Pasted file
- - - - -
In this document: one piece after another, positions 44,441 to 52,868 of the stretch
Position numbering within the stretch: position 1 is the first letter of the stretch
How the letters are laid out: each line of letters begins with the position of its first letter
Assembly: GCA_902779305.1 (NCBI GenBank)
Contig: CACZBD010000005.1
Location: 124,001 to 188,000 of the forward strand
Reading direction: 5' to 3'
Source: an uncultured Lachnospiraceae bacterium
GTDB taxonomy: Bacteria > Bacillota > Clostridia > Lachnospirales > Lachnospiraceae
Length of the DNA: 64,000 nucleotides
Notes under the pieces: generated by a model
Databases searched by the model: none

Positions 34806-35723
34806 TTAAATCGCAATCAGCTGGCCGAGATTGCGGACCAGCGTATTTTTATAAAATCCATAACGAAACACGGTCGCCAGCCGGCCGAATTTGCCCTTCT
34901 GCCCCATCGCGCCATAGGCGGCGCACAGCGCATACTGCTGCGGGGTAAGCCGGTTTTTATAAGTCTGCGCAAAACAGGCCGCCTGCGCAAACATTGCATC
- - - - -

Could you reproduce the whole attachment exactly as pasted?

In this document: one piece after another, positions 44,441 to 52,868 of the stretch
Position numbering within the stretch: position 1 is the first letter of the stretch
How the letters are laid out: each line of letters begins with the position of its first letter
Assembly: GCA_902779305.1 (NCBI GenBank)
Contig: CACZBD010000005.1
Location: 124,001 to 188,000 of the forward strand
Reading direction: 5' to 3'
Source: an uncultured Lachnospiraceae bacterium
GTDB taxonomy: Bacteria > Bacillota > Clostridia > Lachnospirales > Lachnospiraceae
Length of the DNA: 64,000 nucleotides
Notes under the pieces: generated by a model
Databases searched by the model: none

Positions 34806-35723
34806 TTAAATCGCAATCAGCTGGCCGAGATTGCGGACCAGCGTATTTTTATAAAATCCATAACGAAACACGGTCGCCAGCCGGCCGAATTTGCCCTTCT
34901 GCCCCATCGCGCCATAGGCGGCGCACAGCGCATACTGCTGCGGGGTAAGCCGGTTTTTATAAGTCTGCGCAAAACAGGCCGCCTGCGCAAACATTGCATC